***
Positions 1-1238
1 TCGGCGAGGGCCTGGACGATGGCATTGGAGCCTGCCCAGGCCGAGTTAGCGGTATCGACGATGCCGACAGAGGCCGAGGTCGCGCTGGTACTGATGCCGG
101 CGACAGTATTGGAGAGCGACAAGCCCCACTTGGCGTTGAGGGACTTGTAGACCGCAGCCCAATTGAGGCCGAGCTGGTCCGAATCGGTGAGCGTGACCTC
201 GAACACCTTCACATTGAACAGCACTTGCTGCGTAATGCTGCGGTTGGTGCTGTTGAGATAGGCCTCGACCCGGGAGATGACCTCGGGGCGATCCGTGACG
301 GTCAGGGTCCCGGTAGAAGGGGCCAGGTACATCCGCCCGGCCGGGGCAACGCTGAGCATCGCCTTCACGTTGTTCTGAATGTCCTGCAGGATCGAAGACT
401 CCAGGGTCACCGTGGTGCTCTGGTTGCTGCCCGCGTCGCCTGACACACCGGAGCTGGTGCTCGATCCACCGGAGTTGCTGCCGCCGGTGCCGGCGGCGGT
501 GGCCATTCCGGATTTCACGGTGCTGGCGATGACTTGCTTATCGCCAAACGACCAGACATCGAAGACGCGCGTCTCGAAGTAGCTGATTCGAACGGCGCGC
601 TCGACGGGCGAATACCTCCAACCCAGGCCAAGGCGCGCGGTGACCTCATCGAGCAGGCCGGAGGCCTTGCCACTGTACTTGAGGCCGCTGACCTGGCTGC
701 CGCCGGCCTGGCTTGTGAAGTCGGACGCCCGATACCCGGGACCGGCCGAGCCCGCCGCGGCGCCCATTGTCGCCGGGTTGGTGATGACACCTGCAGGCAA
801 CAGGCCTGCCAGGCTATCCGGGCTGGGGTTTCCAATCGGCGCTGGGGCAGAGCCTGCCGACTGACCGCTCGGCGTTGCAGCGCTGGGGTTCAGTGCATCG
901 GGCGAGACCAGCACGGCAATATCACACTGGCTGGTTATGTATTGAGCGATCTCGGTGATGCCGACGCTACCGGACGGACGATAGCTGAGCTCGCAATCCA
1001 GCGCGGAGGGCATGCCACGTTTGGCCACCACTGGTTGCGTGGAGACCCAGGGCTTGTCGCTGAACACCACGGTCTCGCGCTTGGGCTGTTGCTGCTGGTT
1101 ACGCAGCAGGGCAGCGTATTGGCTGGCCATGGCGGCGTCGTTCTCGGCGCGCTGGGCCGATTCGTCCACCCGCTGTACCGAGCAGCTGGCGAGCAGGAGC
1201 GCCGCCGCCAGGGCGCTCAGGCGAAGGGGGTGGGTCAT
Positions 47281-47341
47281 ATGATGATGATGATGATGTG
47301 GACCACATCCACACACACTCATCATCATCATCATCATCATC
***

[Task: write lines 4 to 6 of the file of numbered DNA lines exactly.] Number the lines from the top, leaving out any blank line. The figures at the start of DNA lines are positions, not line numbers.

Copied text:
201 GAACACCTTCACATTGAACAGCACTTGCTGCGTAATGCTGCGGTTGGTGCTGTTGAGATAGGCCTCGACCCGGGAGATGACCTCGGGGCGATCCGTGACG
301 GTCAGGGTCCCGGTAGAAGGGGCCAGGTACATCCGCCCGGCCGGGGCAACGCTGAGCATCGCCTTCACGTTGTTCTGAATGTCCTGCAGGATCGAAGACT
401 CCAGGGTCACCGTGGTGCTCTGGTTGCTGCCCGCGTCGCCTGACACACCGGAGCTGGTGCTCGATCCACCGGAGTTGCTGCCGCCGGTGCCGGCGGCGGT